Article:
The indelible charm that Pixar’s movies possess has never been stronger than it was with this simple human story. Few films ever capture the life of one person so eloquently, and few films ever great such a vast, high-flying adventure. With up, directors Pete Docter and Bob Peterson have accomplished both. And if you’ve seen it, you understand their accomplishment, because you’ve lived through not only the laughs, but plenty of tears as well.
9. Anvil! The Story of Anvil
For the first 20-minutes of this film, I thought I was watching another revision of the This is Spinal! tap formula. But I wasn’t — I was watching the true story of a pair of 50-something heavy metal rockers from Canada, still trying desperately to live their dream. Theirs is a sad story, but one of hope — hope because we should all aspire to follow our dreams with such unwavering fervor. Because in the end we can’t all be rock stars, but that shouldn’t stop us from trying.
8. Star Trek
From the opening battle scene that pounded away at the audience to the epic scale of the USS Enterprise, first seen docked in space awaiting its maiden voyage, J.J. Abrams’ Trek is a beautiful renewal of an immensely popular franchise. But what it accomplished was much more than fan-service, it was a rebirth. We now have a Star Trek franchise that is more than just a thinking man’s science fiction series, but an exciting big-budget action franchise that will thrill audiences with giant space battles. And for those among us in the nerd corps, we couldn’t be more tickled by its success and reverence.
7. Inglourious Basterds
Quentin Tarantino promised a great movie, and delivered just in time. A brutal, and brutally hilarious take on the second World War, Basterds is a pitch-perfect and not-so-accurate tale of Nazi hunting in France. It is also, without a doubt, the year’s most vibrant, episodic period piece. And like Chris Nolan did with The Dark Knight in ’08, Tarantino creates the ultimate good vs. evil — two giants of idealism and valor (Brad Pitt and Christoph Waltz) engaging in the ultimate bullet-riddled game of chess. It is the best of Tarantino, in every possible way.
If there’s one thing we know about James Cameron, it is that his movies are always significant. And through all of the talk about Avatar — the hype, the expectation and the inevitable blow-back — we knew that going in. Coming out, I couldn’t help but be in awe of the immense technical achievement. In the way the he won with Titanic, rooting a solid love story inside a gigantic visual feast, Cameron has delivered a movie that could be the game changer it claimed to be. History will tell that story. The story that we know now is that he’s given us a new look into the realm of what is possible in the next century of cinema.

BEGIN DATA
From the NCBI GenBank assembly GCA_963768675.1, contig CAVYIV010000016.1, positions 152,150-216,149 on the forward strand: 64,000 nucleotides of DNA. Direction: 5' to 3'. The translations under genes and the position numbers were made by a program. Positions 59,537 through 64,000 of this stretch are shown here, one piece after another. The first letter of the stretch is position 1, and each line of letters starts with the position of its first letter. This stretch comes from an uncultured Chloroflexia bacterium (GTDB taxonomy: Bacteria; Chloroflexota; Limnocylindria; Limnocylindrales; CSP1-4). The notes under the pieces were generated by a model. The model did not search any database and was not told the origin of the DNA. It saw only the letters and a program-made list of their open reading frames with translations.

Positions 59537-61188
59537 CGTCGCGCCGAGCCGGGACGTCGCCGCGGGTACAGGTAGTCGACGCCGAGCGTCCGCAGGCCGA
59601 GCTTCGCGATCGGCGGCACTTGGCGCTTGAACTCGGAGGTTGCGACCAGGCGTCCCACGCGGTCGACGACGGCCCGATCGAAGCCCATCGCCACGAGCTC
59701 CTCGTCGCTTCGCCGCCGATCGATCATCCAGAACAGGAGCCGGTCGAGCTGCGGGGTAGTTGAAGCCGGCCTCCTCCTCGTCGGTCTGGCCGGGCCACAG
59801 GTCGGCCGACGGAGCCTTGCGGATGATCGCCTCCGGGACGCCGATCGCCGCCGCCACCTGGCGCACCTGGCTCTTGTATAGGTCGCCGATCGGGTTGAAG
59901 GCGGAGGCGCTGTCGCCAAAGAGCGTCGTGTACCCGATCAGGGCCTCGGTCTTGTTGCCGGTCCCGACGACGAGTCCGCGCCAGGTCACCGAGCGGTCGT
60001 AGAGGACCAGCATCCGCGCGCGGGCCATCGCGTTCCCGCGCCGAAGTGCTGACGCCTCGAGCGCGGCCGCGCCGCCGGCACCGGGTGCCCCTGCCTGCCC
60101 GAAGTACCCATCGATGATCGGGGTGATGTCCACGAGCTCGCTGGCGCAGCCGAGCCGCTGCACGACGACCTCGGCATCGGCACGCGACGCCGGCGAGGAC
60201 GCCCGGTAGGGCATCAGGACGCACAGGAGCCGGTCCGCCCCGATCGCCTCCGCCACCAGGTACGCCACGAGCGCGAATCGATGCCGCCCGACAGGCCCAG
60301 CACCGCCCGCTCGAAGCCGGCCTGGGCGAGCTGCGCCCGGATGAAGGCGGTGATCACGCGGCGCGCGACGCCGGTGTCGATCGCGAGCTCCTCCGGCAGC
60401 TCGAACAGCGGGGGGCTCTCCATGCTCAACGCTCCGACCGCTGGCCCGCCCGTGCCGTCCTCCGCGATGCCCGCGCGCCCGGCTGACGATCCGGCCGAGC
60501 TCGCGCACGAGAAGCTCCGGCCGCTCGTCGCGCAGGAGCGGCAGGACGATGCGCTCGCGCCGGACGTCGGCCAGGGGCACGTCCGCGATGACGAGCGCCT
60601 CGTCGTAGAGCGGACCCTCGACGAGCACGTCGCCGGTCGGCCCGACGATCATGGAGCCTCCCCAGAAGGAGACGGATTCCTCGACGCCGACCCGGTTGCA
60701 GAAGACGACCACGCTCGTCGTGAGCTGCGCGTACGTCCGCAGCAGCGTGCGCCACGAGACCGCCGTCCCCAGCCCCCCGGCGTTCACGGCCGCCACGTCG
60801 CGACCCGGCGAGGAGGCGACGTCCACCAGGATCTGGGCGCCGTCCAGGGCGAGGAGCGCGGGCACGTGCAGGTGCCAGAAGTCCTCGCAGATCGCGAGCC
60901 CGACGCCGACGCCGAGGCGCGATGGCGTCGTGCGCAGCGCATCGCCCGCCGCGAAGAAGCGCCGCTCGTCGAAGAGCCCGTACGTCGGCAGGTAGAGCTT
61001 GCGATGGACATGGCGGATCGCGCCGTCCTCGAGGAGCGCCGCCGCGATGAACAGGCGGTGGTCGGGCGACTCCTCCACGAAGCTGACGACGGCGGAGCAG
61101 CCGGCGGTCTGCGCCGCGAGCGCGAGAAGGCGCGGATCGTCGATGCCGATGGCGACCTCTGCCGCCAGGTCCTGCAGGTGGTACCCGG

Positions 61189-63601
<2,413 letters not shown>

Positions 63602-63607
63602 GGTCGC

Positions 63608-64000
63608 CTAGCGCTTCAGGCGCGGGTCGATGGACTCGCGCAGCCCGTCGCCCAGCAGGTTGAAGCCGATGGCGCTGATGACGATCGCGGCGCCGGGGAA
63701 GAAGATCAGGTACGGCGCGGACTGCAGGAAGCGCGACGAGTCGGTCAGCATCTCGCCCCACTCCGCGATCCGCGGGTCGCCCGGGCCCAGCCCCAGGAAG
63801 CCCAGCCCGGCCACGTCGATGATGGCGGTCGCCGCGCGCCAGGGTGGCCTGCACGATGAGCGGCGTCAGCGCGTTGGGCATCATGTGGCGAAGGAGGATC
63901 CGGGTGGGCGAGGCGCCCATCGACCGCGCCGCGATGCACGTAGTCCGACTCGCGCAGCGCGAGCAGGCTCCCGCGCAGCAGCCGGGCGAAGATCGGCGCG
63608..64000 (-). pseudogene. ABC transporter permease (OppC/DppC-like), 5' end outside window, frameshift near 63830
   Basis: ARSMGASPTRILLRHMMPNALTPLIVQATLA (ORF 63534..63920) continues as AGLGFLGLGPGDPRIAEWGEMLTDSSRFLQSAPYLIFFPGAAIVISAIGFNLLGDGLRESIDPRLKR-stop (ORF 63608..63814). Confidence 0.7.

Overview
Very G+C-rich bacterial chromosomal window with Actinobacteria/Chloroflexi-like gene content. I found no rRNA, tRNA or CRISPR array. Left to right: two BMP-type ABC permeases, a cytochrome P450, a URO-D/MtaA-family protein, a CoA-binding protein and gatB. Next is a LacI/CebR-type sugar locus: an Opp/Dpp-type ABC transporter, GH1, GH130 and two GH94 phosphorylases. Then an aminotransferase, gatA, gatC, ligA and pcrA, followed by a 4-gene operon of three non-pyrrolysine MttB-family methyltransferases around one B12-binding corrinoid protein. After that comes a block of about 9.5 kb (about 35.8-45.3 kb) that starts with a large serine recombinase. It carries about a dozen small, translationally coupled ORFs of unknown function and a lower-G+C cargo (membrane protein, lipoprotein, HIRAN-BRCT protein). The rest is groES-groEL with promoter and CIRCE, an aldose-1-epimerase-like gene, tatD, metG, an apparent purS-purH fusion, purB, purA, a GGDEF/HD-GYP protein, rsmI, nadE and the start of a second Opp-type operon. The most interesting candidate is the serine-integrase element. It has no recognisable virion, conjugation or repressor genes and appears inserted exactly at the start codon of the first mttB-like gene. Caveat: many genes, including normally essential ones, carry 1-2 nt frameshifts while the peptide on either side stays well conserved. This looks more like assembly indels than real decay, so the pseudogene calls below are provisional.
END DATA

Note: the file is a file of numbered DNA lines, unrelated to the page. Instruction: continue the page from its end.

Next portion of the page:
5. Mystery Team
2009 might ultimately be the year known for breakout filmmaking performances. But while solo directors were cutting their teeth with groundbreaking sci-fi, the Derrick Comedy group delivered a pitch-black comedy about the arrested development (and obliviousness) of youth. It was one of the most clever, refreshing and deviously raunchy comedies of the year. A tough sell for mainstream audiences, but a sensational debut with serious cult following potential. Mark my words, you will remember the day you met the Mystery Team.
4. The Hurt Locker
Perhaps the most intense action experience seen in theaters in many, many years, this Kathryn Bigelow directed actioner gave us an all-too-intimate peek into the world of an Army bomb squad in Baghdad. It also showed us that unfound talents like Jeremy Renner and Anthony Mackie could light the big screen on fire, and rivet us to our seats for over two hours. It’s the odds-on critical favorite of the year. And for once, all of those stuffy, crotchety critics are right. The Hurt Locker is pure intensity, committed to celluloid.
3. Bad Lieutenant: Port of Call New Orleans
Here comes the part of the list where I get some strange looks from the readership. Perhaps because I, like so many who saw this movie, am in love with it to the break of dawn. The insanity and balls-out performance of Nicolas Cage, combined with the oft-muzzy storytelling of Werner Herzog and an intense dedication to chaos on the Bayou make for one helluva good time. An edgy noir, but one with a devious streak fueled by its drug-amplified central character. Beware, the birth of a new Bad Lieutenant franchise could be upon us (hopefully).
2. Fantastic Mr. Fox
Going into this stop-motion animated film from Wes Anderson, I was skeptical. But after 2-3 viewings, I can’t help but be charmed by the attention to detail and the simple, upbeat nature of this tale. The celebrity voices, the Anderson-esque quirks and the odd Willem Dafoe-voiced rat with the French twang all work perfectly where no-one expected them to work. What Anderson has done is delivered his most restrained, but lively effort. And with every additional viewing, I find more to love. That’s a quality that isn’t easy to achieve — it’s almost magical.
1. District 9
No movie surprised us quite like this well-marketed little science fiction epic from director Neill Blomkamp. We can thank our sci-fi loving stars that Peter Jackson found this guy, then found $30 million dollars for him to shoot this alien adventure guerrilla-style. It was a civil rights allegory that told the story of apartheid better than more focused tales, and delivered alien adventure that rivaled that of the master who also delivered his alien story this year. There were a lot of secrets in District 9, but what we found most of all was that under the surface, this was a high-concept, low-fi masterpiece of epic, near-perfect proportions.
So there you have it. My ten best films of the year. For reference, here are links to my previous year lists: